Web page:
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ride two boats, furnished with young men, || swiftly; others make themselves seats on the who recover him that falleth as soon as they ice, as great as nilstones. One sits down, may. Upon the bridge, wharfs, and houses by many (hand in hand) do draw him, aud one the river side stand great numbers to see and slipping on a sudden, all fall together. Some laugh thereat. tye bones to their feet, and under their heels, shoving themselves by a little picked staff, do slide as swiftly as a bird flicth in the air, or au arrow out of cross-bow. Sometimes two run together with poles, and hitting one another, either one or other do fall not without hurt: some break their arms, some their legs, but youth (desirous of glory in this sort) exerciseth itself against the time of war. Many of the citizens do delight themselves in hawks and bounds, for they have liberty of hunting in Middlesex, Hartfordshire, all Chiltron, and in Kent to the water of Crag."

"In the holidays in summer, the youths are exercised in leaping, dancing, shooting, wrestling, casting the stone, and practising their shields: the maidens trip with their tim. brels, and dance as long as they can well see. In winter, every holiday before dinner, the boars prepared for brawn, are set to fight, or else bulls and bears are baited.

"When the great fenn or moor which watereth the walls of the city on the north side is frozen, many young meu play upon the ice, some striding as wide as they may, do slide




WE make the following extract from this recent tour in Scotland, which is a sample from the best part, and will, we trust, entertain our readers. Sir John Carr seems to have gleaned, with much industry, some expiring embers of historical anecdote upon the field of Culloden. What he relates is not altogether new, but he has compared report with the tradition of the country, he has collated rumours, and confirmed anecdote by the test of oral inquiry. Sir John thus commences his tour over the plain of Culloden :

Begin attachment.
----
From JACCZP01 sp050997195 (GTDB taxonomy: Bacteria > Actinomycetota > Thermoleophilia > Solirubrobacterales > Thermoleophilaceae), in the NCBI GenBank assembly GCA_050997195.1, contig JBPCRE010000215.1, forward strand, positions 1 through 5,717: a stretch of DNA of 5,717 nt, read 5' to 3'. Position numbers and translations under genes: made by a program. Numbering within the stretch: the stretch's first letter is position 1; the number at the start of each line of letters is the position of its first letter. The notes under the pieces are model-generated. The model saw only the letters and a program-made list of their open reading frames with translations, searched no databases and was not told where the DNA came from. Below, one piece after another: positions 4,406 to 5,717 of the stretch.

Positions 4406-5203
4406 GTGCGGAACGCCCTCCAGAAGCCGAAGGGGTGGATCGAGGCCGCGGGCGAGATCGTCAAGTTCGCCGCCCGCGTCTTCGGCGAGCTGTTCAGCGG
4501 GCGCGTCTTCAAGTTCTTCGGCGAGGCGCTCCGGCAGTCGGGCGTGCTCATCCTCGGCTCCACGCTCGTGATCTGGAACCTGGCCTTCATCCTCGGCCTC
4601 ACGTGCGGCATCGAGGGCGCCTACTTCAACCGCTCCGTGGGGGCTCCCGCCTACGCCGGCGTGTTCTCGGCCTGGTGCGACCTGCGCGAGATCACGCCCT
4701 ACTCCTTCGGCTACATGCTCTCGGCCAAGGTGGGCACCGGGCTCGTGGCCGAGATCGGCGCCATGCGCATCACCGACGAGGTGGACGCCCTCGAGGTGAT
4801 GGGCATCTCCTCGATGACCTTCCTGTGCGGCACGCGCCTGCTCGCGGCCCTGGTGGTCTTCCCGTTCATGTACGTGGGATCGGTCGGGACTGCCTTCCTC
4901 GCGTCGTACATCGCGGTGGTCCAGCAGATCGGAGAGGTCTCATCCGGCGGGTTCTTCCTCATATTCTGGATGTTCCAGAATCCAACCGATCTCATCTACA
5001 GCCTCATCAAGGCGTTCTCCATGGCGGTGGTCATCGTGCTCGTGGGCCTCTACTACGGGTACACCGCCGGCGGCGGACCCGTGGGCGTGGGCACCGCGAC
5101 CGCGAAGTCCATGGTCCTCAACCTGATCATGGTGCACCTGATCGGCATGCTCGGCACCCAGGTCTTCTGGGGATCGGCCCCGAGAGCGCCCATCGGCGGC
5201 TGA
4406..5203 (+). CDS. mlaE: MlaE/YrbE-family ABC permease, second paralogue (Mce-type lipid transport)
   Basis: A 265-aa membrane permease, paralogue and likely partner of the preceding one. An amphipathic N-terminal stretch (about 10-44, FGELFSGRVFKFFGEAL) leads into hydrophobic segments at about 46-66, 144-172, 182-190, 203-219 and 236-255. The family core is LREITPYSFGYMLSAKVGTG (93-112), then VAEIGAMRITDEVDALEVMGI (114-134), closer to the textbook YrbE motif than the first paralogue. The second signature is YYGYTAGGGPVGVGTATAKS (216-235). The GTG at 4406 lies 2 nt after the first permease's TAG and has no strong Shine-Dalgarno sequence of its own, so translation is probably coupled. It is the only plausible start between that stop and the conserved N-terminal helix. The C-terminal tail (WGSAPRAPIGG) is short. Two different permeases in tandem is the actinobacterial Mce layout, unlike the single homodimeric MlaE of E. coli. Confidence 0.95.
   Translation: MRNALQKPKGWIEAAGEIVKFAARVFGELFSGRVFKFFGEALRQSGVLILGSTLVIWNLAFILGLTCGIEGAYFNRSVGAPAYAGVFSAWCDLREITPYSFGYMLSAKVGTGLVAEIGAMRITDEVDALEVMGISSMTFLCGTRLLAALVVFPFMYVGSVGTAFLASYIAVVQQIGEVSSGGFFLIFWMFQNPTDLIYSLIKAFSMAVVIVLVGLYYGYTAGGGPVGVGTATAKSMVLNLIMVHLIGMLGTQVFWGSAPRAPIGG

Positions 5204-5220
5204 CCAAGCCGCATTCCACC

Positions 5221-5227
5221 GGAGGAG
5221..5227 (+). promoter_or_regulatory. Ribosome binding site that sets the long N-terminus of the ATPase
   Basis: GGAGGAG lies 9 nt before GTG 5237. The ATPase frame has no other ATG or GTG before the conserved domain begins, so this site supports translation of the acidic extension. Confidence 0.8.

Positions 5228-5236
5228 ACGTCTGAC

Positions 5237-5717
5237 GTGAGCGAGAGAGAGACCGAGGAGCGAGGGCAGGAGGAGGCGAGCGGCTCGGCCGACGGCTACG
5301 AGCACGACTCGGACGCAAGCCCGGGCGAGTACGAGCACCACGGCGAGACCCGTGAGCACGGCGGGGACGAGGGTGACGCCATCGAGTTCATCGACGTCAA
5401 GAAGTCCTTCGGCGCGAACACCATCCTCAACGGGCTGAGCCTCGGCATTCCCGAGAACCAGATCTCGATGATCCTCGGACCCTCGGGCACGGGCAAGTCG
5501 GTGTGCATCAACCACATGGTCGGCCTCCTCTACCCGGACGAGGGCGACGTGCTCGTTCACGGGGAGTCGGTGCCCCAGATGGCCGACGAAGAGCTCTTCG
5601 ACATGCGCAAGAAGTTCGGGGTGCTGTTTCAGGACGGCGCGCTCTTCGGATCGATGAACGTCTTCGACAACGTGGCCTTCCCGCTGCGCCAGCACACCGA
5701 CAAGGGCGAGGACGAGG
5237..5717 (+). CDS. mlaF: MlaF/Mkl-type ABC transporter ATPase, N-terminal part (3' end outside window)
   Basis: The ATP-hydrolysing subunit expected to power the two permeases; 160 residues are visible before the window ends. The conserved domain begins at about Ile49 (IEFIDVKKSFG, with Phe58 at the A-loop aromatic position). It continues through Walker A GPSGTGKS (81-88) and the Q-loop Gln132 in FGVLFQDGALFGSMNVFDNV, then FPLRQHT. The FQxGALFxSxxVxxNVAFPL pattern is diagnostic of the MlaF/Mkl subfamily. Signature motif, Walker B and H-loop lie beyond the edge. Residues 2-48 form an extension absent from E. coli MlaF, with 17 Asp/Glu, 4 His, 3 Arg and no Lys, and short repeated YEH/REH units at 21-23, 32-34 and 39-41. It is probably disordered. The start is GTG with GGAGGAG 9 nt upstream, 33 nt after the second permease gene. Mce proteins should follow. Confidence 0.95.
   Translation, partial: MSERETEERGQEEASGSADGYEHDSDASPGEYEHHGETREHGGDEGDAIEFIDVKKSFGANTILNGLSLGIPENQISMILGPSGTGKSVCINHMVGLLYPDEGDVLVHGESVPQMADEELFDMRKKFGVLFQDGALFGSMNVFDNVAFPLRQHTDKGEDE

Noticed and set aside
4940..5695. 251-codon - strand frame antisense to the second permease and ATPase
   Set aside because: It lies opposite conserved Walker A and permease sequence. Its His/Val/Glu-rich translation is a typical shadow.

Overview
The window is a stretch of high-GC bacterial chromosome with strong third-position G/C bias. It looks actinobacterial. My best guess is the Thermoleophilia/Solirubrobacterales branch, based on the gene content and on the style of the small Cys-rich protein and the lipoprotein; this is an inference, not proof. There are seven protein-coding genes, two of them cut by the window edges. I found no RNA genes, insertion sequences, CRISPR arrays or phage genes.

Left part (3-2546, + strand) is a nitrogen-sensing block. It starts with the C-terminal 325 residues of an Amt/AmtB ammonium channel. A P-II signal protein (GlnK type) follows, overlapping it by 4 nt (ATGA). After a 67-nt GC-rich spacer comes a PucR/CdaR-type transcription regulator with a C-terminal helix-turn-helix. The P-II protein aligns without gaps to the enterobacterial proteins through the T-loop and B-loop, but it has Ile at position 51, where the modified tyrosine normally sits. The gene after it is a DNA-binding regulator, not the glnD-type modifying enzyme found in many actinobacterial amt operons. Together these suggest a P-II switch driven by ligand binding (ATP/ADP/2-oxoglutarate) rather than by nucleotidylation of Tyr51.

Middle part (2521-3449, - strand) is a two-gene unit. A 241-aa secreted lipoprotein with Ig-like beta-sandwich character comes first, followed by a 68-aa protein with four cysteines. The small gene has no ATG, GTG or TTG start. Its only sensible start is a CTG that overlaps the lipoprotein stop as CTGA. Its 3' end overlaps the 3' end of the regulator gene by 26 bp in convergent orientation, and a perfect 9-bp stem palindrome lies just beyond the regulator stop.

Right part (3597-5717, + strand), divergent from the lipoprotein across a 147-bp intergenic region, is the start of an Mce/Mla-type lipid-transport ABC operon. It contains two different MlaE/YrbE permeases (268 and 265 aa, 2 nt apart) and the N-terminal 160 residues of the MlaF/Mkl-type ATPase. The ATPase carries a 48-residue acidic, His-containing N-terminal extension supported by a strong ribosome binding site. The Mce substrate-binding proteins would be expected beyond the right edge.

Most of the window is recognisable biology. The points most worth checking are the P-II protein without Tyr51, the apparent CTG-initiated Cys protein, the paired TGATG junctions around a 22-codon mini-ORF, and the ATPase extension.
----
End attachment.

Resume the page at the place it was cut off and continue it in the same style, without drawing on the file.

"The road to Inverness (says Sir John Carr) winds along the shores of the Murray Frith, which, bounded by mountaius in almost every direction, resembles a vast lake. I quitted my chaise, and visited the celebrated moor of Culloden; there is nothing worth this trouble. unless it be more forcibly to recollect the memorabie incidents of the 16th of April, 1740, which decided the hopes of the expatriated family of the Stuarts. The battle of that day, so distinguished in the history of the times, would, in the present era of military carnage, be considered as little more than au affair of posts. On the evening preceding the engage ment, the young Prince Charles Edward slept at Culloden-house, adjoining the field of battle, the residence of the ancient family of Forbes. Distraction and insubordination had made great inroads in the rebel army. On the day before mentioned, the royal army, commanded

by the Duke of Cumberland, commenced their march from Nairn, in five lines, of three battalions cach, led by Major General Huske on the left, Lord Sempell on the right, and Brigadier Mordaunt in the centre, flanked by the cavalry, commanded by Generals Hawley and Bland, who at the same time covered the cannon on the right and left. In this order they marched about eight miles, when a detachment of Kingston's horse, and of the Highlanders, having advanced before the rest of the army, discovered the van of the rebels, commanded by the young Pretender; both armies formed in order of battle: the royal army amounted to eight thousand eight hundred and eleven men, the rebel to eight thousand three hundred and fifty, so that there was little disparity. About two in the afternoon the rebels began to cannonade the King's army, but their artillery, consisting only of a few four pounders, being ill served, did little execution, whilst the fire from their enemics was very effective, and produced great disor der. Severely annoyed by this fire, the front line of the rebels, amounting to about five hundred of the clans, charged the right of the royal army with their accustomed impetuosity in order to draw the troops forward. One regiment was disordered by the weight of this columu, but two battalions advancing from the second line arrested their career, upon which they turned their whole force upon the